President's Message: Description for TV: Progress and Future Horizons by Kim Charlson
One of the areas in which I have focused a considerable portion of my advocacy efforts over the years is on audio description. Initially, my passion for description was focused at the local level with description for live theater. I co-authored a book entitled "Making Theater Accessible: A Guide to Audio Description in the Performing Arts," which is a guide for advocates and a step-by-step resource for theater staff to follow when implementing a program of audio description. It includes how to get started, a planning calendar, marketing and outreach ideas, information on the equipment required, and finding trained describers. Copies of the book are still available in regular print to share with theater staff or potential funders, as well as in electronic, large print or braille formats. There is no cost for the publication. You may request it from me directly by e-mailing firstname.lastname@example.org or by calling (617) 501-5853.
I also had the opportunity to work with WGBH, since I live in the Boston area, on early research and consumer testing of audio description for public television. It was this experience that really captured my excitement about how important description is for accessing and understanding television programming for adults and children who are visually impaired. Public television has always held my highest regard for their early and ongoing commitment to description. I was so thrilled when we started to have described television content on network television, and devastated when the court overturned the Federal Communications Commission (FCC) mandate to provide description for television in 2002.
ACB then turned its advocacy efforts to Congress to get legislative language to support and enable the FCC to once again require audio description on television. That effort, with our many partners, resulted in the 21st Century Communication and Video Accessibility Act (CVAA), which was signed into law by President Obama on Oct. 8, 2010. I was truly honored to be at the White House on that momentous date to witness the signing of this important legislation.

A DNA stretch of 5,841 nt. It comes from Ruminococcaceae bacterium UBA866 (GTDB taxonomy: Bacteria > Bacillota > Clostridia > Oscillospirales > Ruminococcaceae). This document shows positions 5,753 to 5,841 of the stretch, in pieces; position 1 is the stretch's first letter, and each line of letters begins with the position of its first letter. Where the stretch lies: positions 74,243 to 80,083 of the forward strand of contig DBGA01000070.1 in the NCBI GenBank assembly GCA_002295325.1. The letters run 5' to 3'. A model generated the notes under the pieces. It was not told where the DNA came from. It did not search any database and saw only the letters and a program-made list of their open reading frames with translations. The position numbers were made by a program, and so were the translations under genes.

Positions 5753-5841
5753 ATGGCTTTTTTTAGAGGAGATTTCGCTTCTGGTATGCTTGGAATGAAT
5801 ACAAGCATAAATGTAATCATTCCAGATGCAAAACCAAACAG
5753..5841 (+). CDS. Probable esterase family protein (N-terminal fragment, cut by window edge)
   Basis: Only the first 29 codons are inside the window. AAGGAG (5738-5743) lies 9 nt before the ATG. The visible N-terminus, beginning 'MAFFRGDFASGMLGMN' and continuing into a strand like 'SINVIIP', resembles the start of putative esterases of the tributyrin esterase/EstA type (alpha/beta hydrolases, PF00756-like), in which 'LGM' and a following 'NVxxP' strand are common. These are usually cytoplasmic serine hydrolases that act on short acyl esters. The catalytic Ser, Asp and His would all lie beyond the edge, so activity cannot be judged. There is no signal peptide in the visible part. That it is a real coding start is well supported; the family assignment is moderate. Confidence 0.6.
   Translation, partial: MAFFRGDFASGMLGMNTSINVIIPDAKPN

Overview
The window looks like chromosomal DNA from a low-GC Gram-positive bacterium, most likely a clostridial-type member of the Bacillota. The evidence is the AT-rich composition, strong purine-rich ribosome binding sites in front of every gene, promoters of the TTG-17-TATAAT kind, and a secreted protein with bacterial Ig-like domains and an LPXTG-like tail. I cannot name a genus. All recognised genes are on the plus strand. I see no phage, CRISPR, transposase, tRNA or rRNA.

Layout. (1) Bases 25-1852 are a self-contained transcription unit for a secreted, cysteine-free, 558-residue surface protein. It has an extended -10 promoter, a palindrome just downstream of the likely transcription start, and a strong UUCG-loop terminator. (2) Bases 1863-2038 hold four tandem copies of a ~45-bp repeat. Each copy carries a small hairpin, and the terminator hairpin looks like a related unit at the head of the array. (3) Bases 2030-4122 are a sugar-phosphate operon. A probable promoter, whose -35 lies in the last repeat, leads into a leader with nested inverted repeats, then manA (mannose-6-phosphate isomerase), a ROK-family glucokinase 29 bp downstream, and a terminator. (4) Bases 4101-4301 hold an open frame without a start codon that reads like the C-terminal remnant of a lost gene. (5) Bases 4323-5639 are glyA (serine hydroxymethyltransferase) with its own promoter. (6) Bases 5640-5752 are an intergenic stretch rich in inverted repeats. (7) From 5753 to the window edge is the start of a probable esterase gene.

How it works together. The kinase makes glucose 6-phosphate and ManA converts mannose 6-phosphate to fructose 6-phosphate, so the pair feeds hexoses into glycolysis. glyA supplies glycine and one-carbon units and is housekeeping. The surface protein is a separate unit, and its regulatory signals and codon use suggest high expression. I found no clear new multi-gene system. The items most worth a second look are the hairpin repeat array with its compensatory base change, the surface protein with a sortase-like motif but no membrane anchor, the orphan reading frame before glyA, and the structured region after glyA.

Since that time, ACB has been very active in submitting comments on various issues surrounding description and accessing it with equipment. Comments have been submitted to the FCC, the Department of Justice, and the Access Board on many aspects of audio description and its use.
Most recently, two activities took place that are moving audio description forward. On July 24th, I was honored to partner with Paul Schroeder, vice president of programs at the American Foundation for the Blind, in co-hosting a teleconference call on the topic of audio description for television. Over 115 callers participated, and for two hours we discussed how to access audio description on television, what markets have description, what networks are required to provide programming with description, and what shows are described on TV.
As of July 1, 2012, America's top national broadcast and cable networks are each required by law to provide at least 50 hours per calendar quarter, approximately four hours per week, of prime time or children's television programming that is described for people with vision loss. Currently, the following networks must provide described programs: ABC, CBS, Fox, NBC, USA, the Disney Channel, Nickelodeon, TNT, and TBS.